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Because it represents a change in cognitive function, the diagnosis cannot be made without knowledge of the affected person's baseline level of cognitive function.
Without careful assessment, delirium can easily be confused with a number of psychiatric disorders because many of the signs and symptoms are conditions present in dementia, depression, and psychosis. Delirium is probably the single most common acute disorder affecting adults in general hospitals. It affects 10-20% of all hospitalized adults, and 30-40% of elderly hospitalized patients.
Delirium itself is not a disease, but rather a clinical syndrome (a set of symptoms), which result from an underlying disease or new problem with mentation. Like its components (inability to focus attention and various impairments in awareness and temporal and spacial orientation), delirium is simply the common symptomatic manifestation of early brain or mental dysfunction (for any reason).
Distressing symptoms of delirium are sometimes treated with antipsychotics, preferably those with minimal anticholinergic activity, such as haloperidol or risperidone, or else with benzodiazepines, which decrease the anxiety felt by a person who may also be disoriented, and has difficulty completing tasks. However, since these drug treatments do not address the underlying cause of delirium, and may mask changes in delirium which themselves may be helpful in assessing the patient's underlying changes in health, their use is difficult. Because delirium is a mere symptom of another problem which may be very subtle, the wisdom of treatment of the delirious patient with drugs must overcome natural skepticism, and requires a high degree of skill.
Additional recommended knowledge
Common usage of the term versus standard medical usage
In common usage, delirium is often used to refer to drowsiness and disorientation. In broader medical terminology, however, a number of other symptoms, including sudden inability of focus attention, and even (occasionally) sleeplessness and severe agitation and irritability, are also defined as "delirium."
There are several medical definitions of delirium (including those in the DSM-IV and ICD-10). However, all include some core features.
The core features are:
Common features also tend to include:
Differential points from other processes and syndromes that cause cognitive dysfunction:
It is a corollary of the above differential criteria that a diagnosis of delirium cannot be made without a previous assessment or knowledge of the affected person's baseline level of cognitive function.
Delirium may be caused by severe physical or mental illness, or any process which interferes with the normal metabolism or function of the brain. For example, fever, pain, poisons (including toxic drug reactions), brain injury, surgery, traumatic shock, severe lack of food or water or sleep, and even withdrawal symptoms of certain drug and alcohol dependent states, are all known to cause delirium.
In addition, there is an interaction between acute and chronic symptoms of brain dysfunction; delirious states are more easily produced in people already suffering with underlying chronic brain dysfunction.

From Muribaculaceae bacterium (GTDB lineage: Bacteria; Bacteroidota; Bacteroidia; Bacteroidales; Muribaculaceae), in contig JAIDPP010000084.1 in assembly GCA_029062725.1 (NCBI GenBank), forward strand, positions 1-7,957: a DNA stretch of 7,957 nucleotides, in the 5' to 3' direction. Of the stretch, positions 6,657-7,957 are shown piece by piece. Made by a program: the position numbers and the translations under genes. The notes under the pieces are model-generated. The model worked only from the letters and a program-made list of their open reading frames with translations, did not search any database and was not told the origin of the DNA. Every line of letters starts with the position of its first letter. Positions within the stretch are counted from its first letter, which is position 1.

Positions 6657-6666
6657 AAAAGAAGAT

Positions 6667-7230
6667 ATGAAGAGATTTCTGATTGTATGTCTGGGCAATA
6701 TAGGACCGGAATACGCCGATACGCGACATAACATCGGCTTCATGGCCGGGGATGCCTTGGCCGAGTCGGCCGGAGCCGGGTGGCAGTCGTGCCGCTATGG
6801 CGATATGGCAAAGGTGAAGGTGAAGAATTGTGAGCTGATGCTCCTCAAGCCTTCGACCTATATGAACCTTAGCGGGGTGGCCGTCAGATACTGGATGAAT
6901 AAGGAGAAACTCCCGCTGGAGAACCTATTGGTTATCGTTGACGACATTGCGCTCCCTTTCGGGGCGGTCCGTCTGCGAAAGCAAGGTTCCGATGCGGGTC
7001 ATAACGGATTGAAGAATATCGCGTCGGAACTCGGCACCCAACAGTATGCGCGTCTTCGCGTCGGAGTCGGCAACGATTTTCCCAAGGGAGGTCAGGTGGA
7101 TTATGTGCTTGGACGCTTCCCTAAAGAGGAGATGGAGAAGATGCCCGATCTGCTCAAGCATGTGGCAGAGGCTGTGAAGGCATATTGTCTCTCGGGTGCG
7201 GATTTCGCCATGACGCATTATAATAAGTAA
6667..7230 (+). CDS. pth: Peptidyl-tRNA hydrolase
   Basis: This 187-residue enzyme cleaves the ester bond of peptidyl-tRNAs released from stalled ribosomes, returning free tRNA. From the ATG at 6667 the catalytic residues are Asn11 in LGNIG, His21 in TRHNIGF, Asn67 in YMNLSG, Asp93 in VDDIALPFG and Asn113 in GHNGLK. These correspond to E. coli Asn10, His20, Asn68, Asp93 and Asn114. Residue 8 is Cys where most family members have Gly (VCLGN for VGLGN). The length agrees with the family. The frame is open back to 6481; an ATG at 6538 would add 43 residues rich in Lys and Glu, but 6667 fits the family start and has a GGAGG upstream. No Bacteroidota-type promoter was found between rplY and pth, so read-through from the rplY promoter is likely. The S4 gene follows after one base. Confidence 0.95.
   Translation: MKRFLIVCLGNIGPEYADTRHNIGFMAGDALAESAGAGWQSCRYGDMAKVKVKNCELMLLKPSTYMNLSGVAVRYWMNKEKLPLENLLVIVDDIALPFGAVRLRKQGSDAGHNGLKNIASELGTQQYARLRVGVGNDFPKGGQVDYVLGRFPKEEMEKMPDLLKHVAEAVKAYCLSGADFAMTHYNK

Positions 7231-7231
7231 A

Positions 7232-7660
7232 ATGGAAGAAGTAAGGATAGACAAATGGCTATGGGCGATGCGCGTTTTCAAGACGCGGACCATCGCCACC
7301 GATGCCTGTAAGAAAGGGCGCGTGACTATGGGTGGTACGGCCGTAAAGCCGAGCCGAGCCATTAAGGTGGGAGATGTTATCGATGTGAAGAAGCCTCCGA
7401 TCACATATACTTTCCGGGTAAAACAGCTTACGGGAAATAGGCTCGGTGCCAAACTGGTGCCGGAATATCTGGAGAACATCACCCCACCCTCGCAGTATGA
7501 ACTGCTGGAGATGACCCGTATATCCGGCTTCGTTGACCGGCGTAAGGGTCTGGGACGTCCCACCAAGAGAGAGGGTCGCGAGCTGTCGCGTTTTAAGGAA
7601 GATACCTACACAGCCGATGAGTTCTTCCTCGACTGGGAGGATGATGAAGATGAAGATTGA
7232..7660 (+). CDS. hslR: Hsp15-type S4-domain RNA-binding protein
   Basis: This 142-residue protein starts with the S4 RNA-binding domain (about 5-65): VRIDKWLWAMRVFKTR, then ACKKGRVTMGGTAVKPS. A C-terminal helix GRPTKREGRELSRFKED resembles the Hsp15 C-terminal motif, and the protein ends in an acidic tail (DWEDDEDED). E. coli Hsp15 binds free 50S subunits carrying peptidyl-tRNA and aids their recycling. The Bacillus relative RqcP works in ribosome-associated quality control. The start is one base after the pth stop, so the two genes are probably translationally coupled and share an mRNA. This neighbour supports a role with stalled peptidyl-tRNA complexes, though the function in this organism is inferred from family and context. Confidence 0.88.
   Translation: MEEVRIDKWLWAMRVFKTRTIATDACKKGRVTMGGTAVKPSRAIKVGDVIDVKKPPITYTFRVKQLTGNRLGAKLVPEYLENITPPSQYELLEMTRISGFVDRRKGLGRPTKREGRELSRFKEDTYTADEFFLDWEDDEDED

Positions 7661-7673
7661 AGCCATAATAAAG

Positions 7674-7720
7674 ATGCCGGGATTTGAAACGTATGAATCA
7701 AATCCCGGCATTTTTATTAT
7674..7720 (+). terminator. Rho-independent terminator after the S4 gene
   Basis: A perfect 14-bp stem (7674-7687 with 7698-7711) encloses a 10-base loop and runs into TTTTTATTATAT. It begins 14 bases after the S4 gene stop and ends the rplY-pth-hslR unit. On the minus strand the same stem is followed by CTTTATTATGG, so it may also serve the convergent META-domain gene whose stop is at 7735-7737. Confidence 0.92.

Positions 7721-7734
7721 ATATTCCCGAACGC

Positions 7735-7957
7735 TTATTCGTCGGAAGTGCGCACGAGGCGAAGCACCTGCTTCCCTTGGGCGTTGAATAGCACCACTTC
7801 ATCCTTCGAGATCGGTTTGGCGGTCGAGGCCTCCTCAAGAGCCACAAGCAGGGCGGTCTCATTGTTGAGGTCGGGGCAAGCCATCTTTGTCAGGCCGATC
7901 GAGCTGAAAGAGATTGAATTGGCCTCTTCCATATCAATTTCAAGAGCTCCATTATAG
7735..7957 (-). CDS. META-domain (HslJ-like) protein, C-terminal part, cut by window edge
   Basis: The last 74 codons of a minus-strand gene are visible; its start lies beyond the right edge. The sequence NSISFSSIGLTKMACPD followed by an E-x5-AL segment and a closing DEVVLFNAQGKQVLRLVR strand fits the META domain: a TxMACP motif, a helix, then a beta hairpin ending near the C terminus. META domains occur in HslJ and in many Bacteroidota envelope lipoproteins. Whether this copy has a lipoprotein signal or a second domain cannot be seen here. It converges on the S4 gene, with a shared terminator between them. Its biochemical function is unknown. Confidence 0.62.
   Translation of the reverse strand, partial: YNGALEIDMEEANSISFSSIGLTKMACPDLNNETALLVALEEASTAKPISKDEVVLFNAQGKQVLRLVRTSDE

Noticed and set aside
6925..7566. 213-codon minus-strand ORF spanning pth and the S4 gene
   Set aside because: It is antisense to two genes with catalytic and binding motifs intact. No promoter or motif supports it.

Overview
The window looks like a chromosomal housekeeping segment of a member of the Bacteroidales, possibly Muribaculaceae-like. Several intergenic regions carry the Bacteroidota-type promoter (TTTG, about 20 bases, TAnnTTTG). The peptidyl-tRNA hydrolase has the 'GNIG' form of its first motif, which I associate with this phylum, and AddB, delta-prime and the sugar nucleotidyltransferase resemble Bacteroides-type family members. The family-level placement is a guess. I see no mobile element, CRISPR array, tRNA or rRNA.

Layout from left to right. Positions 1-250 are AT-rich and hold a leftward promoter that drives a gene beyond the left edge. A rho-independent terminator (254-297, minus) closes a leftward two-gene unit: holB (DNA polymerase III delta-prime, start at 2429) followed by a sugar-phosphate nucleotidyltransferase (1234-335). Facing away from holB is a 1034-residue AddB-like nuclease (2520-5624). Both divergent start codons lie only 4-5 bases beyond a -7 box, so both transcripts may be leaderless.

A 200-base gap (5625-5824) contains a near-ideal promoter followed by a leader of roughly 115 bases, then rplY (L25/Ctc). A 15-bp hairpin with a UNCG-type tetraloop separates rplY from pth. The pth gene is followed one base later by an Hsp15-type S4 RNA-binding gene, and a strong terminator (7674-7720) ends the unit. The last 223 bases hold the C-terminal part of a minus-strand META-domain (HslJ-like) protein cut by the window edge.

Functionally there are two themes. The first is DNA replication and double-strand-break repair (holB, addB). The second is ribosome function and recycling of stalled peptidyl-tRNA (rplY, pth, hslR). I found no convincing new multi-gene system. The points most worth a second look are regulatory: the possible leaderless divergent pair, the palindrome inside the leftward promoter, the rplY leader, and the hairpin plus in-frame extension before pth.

A very common cause of delirium in elderly people is a urinary tract infection, which is easily treatable with antibiotics, reversing the delirium.
A mnemonic for the myriad causes of Delirium is: IWATCHDEATH
Commonly co-occurring mental symptoms, with a note on severity
Since delirium may occur in very many grades of severity, all symptoms may occur with varying degrees of intensity. A mild disability to focus attention may result in only a disability in solving the most complex problems. As an extreme example, a mathematician with the flu may be unable to perform creative work, but otherwise may have no difficulty with basic activities of daily living. However, as delirium becomes more severe, it disrupts other mental functions, and may be so severe that it borders on unconsciousness or a vegetative state. In the latter state, a person may be awake and immediately aware and responsive to many stimuli, and capable of coordinated movements, but unable to perform any meaningful mental processing task at all.
Inability to focus attention, confusion and disorientation
The delirium-sufferer loses the capacity for clear and coherent thought. This may be apparent in disorganised or incoherent speech, the inability to concentrate (focus attention), or in a lack of any goal-directed thinking.
Disorientation (another symptom of confusion, and usually a more severe one) describes the loss of awareness of the surroundings, environment and context in which the person exists. It may also appear with delirium, but it is not required, as noted below. Disorientation may occur in time (not knowing what time of day, day of week, month, season or year it is), place (not knowing where one is) or person (not knowing who one is).
Cognitive function may be impaired enough to make medical criteria for delirium, even if orientation is preserved. Thus, a patient who is fully aware of where they are and who they are, but cannot think because they cannot concentrate, may be medically delirious. The state of delirium most familiar to the average person is that which occurs from extremes in pain, lack of sleep, or emotional shock.
Because most high level mental skills are required for problem solving, including ability to focus attention, this ability also suffers in delirium. However, this is a secondary phenomenon, since problem-solving involves many sub-skills and basic mental abilities, any of which may be impaired in a delirious patient.